Encouraging Your Baby to Eat Textured Foods

This is a sponsored post. All opinions are 100% mine.

Encouraging Textured Food for Babies



Babies can be finicky when it comes to texture. For a long time, our daughter preferred only pureed foods. Every single day, she would have a serving of Apples and Chicken baby food until well after her first birthday.


We learned the hard way that starting babies on more advanced textures prior to their first birthday is key to helping them transition to table food. Some studies indicate that if babies haven’t been exposed to soft chunks of food by the time they are around 10 months old, they have a much harder time transitioning to more solid foods.




Gerber has created a product that helps with this developmental transition called Gerber 3rd Foods Lil’ Bits that are specifically created to help little ones learn to chew!




The Lil’ Bits comes in 10 different varieties:  7 fruits and 3 veggies, with unique blends such as “Island Fruit Blend” and “Sweet Potato Apples Carrots & Cinnamon” that are great for introducing your child to a broader range of tastes.




We love that the Gerber 3rd Foods Lil’ Bits are easy to throw in the diaper bag and take along. And if your little one doesn’t finish the whole thing, just pop the plastic top back on and store it in the fridge until the next meal!




I love that Gerber 3rd Foods Lil’ Bits give parents the confidence of more textured foods without the fear of choking or gagging.



How do you introduce your child to more advanced textures of food?




Gerber 3rd Foods Lil Bits Recipes help babies learn to chew and ease the transition to table food.

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This is a sponsored conversation written by me on behalf of Gerber. The opinions and text are all mine.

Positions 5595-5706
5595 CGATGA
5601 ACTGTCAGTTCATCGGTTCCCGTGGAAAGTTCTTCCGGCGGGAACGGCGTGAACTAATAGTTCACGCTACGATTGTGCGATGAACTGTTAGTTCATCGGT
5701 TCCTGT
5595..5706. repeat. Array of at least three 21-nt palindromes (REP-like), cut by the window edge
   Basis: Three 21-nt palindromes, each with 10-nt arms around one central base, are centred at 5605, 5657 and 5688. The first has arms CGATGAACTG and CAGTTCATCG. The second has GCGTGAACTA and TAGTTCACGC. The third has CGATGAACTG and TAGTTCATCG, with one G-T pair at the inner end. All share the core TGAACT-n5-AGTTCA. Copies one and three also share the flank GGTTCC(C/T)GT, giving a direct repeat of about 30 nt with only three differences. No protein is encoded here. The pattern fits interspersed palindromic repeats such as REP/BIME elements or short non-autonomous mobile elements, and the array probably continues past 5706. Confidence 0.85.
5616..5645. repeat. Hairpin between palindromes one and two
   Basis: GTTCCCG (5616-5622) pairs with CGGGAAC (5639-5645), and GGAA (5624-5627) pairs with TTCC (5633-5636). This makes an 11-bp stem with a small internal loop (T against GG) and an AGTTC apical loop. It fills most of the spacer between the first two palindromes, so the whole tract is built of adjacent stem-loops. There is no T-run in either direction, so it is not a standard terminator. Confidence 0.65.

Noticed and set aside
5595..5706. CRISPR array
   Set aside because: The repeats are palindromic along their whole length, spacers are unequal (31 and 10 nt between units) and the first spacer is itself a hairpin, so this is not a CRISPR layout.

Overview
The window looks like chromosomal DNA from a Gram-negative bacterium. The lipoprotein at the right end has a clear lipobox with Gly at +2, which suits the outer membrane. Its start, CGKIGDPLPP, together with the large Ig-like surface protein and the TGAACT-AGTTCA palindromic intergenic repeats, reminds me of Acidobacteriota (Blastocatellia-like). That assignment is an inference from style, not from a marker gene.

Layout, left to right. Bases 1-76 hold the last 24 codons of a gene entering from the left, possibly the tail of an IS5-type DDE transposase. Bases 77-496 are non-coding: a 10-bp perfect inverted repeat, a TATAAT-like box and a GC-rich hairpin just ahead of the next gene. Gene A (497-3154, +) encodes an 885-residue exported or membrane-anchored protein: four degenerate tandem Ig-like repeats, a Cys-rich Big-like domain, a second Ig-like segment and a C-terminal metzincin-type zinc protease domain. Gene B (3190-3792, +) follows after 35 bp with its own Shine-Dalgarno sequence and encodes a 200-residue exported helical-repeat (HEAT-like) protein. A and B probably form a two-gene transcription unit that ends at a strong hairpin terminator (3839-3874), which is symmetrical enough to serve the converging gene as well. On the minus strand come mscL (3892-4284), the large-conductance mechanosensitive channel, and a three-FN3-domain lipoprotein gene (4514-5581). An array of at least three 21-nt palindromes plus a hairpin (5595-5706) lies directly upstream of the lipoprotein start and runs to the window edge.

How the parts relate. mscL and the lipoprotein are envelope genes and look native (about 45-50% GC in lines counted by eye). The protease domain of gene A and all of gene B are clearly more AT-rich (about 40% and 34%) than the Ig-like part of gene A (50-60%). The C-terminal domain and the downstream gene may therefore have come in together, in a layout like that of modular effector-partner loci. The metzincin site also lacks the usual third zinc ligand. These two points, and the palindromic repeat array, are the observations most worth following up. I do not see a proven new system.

One Comment

  1. If every meal is fraught with questions (Did they eat enough meat? Enough veggies? Enough altogether?), take a step back. “Kids’ appetites fluctuate with their level of activity, their mood and their growth,” says Stephanie Jamain, a registered dietitian with ATP Nutrition in Montreal. “Don’t stress over a couple of unbalanced meals — or days.”

    Sure, it’s good to strive for balance, adds Melanie Stokes, program development coordinator for the Kids Eat Smart Foundation in St. John’s. “You can aim for three of the four food groups at breakfast, and four at lunch and dinner, but don’t worry if it doesn’t happen every time.”

    Over the course of a week, most kids will eat what they need, agrees Jennifer House, owner of First Step Nutrition in Calgary. A parent’s job is to decide what’s for dinner; a kid’s job is to decide how much of it to eat. “Many parents try to control how much their kids eat, but this just leads to power struggles,” says House. Letting kids learn their own satiety signals means they’re less likely to grow up with appetite control issues or disordered eating. “If your child is healthy, has energy and is an appropriate weight, don’t waste time worrying about how much they eat at a meal.”

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